I had a Stats test today. Heres a question i was wondering about..see if im right..I cant remember the exact words, but you will get the basic idea.
Theres a class.
Then the said the percentages for left handed girls, left handed boys, right handed girls, right handed boys. They had a table like this..
Boy X X #
Girl X X #
# # #
Where I have a #...they had a percentage
Where I have an X...there was nothing there.
So they say that the left handed girl is independent of left hands...i think thats what they said.
Question: How many left handed girls are there?
Multiple choice...they were like 2 5 7 10 and cant define
Would it be cant define? Cus they are independent?
March 25th 2008, 01:51 PM
If they didn't tell you the total number of people in the class (only the percentages of each type; left and right handed) then you cannot determine how many of each there are. There could be any number since the class could be any size.
And did they say "being left handed is independent of gender"? Please explain the table you were given more clearly. As you have explained it appears that you have 3 columns and 3 rows of data, but only 4 categories (left-girl, right-girl, left-boy, right-boy).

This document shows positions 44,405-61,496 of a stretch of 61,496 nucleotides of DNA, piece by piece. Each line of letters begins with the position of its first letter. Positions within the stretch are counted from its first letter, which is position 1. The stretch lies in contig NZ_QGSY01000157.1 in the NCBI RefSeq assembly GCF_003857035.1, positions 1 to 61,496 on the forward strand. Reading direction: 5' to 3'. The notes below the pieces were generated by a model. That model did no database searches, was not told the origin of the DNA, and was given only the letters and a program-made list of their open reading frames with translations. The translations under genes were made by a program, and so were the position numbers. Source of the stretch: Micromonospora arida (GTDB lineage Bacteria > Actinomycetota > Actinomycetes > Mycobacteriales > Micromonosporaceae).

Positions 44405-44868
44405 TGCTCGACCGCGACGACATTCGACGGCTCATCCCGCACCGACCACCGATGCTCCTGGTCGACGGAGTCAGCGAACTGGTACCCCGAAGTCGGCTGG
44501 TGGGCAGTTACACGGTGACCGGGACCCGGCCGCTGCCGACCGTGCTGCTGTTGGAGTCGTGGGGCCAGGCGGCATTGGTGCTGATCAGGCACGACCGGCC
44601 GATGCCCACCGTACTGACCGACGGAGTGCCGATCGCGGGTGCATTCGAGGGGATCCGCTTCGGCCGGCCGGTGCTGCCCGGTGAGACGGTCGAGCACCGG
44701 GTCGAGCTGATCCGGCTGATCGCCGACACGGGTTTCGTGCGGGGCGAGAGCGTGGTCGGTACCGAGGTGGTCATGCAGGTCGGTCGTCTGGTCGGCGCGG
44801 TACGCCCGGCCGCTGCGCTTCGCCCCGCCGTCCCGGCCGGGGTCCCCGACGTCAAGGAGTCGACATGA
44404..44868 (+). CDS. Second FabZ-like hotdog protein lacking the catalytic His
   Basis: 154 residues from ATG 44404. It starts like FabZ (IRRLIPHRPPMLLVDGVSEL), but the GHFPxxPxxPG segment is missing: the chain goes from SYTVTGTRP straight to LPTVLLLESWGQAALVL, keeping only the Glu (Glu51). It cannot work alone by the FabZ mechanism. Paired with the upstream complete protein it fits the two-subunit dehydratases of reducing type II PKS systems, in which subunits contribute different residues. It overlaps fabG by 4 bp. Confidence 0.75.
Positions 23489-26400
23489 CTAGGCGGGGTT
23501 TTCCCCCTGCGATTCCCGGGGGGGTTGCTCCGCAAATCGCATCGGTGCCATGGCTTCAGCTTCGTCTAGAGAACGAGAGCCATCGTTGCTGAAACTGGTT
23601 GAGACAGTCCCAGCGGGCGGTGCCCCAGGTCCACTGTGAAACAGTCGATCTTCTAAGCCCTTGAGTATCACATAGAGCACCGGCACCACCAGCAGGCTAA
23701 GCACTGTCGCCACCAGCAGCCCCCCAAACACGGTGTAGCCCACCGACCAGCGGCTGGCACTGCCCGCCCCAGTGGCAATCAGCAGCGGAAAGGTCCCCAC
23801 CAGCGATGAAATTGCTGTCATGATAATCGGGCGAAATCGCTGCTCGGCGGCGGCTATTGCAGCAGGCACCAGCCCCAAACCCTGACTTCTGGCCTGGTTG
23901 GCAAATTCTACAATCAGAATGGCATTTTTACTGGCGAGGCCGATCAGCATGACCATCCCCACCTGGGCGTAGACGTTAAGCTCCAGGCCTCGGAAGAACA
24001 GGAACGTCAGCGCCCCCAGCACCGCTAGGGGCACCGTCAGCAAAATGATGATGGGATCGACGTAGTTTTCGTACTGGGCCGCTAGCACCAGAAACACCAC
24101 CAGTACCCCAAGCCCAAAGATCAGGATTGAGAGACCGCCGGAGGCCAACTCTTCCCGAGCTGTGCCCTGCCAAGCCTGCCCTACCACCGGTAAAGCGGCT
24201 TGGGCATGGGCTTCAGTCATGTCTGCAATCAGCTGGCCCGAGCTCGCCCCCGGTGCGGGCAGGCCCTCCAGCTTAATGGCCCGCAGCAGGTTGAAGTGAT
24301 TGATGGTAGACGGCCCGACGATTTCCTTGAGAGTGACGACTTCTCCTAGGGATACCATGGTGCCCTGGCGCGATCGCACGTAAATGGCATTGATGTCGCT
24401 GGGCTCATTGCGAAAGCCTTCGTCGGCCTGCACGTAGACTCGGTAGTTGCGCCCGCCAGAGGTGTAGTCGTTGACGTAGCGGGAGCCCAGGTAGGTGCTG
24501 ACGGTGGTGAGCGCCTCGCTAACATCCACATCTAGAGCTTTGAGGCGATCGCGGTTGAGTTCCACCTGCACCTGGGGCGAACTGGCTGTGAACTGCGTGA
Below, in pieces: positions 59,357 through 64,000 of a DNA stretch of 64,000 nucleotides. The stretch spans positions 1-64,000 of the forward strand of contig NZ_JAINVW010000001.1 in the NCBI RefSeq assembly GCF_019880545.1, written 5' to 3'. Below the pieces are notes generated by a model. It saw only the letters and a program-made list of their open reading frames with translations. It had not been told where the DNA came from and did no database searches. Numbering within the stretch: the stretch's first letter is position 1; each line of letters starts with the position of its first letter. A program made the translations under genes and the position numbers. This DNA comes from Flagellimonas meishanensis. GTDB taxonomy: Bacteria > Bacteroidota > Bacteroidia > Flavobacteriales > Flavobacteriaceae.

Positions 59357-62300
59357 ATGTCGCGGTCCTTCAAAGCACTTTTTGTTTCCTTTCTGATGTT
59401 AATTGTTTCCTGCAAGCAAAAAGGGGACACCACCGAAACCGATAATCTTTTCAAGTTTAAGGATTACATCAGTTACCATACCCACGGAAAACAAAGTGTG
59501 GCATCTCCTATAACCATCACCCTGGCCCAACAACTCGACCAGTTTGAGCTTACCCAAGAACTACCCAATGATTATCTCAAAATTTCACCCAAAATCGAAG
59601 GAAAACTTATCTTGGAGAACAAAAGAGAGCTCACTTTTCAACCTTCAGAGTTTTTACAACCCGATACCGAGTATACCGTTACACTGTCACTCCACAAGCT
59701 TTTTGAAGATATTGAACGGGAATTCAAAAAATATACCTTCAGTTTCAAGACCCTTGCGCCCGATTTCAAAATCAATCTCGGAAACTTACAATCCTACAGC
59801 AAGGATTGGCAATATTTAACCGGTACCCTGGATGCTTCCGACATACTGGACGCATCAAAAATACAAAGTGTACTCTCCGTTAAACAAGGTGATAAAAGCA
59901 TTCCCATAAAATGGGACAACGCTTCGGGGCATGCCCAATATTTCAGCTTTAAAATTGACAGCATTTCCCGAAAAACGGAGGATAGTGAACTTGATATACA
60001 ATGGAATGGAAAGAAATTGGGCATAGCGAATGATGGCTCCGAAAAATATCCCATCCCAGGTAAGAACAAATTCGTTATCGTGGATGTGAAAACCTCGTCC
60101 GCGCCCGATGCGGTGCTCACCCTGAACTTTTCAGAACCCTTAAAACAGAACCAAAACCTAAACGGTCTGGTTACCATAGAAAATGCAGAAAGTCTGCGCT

March 25th 2008, 02:01 PM
yes theres 4 categories
Heres an example...not exactly what the # were.
they actually gave a number..not percentages..
March 25th 2008, 02:48 PM
Ah I see:
there are 15 boys in the class and 22 girls,
there are 20 lefties in the class and 17 righties.
so 37 total students.
n left handed girls leads to the table:
Well there cannot be 2 left handed girls, since then there are more left handed boys than there are boys which is obviously not possible. There must be at least 5 left handed girls. But there could be 6 or 7 or even 8 left handed girls, you don't know. It might be possible to gives totals that force the number of left handed girls to be one and only one number but with the totals provided the number of left handed girls could be a range of different values.